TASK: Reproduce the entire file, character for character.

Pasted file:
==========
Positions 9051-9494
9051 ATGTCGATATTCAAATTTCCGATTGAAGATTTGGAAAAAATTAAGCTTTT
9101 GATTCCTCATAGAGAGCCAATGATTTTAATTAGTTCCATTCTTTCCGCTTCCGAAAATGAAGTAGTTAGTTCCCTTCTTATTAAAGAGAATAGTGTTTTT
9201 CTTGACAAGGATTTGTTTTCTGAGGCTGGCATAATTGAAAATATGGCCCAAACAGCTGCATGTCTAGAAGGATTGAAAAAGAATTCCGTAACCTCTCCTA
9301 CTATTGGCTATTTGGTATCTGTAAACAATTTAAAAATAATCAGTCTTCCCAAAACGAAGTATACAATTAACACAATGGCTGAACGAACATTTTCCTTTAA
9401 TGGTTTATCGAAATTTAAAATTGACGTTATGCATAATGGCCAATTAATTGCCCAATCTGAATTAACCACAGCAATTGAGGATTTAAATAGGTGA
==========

Positions 9051-9494
9051 ATGTCGATATTCAAATTTCCGATTGAAGATTTGGAAAAAATTAAGCTTTT
9101 GATTCCTCATAGAGAGCCAATGATTTTAATTAGTTCCATTCTTTCCGCTTCCGAAAATGAAGTAGTTAGTTCCCTTCTTATTAAAGAGAATAGTGTTTTT
9201 CTTGACAAGGATTTGTTTTCTGAGGCTGGCATAATTGAAAATATGGCCCAAACAGCTGCATGTCTAGAAGGATTGAAAAAGAATTCCGTAACCTCTCCTA
9301 CTATTGGCTATTTGGTATCTGTAAACAATTTAAAAATAATCAGTCTTCCCAAAACGAAGTATACAATTAACACAATGGCTGAACGAACATTTTCCTTTAA
9401 TGGTTTATCGAAATTTAAAATTGACGTTATGCATAATGGCCAATTAATTGCCCAATCTGAATTAACCACAGCAATTGAGGATTTAAATAGGTGA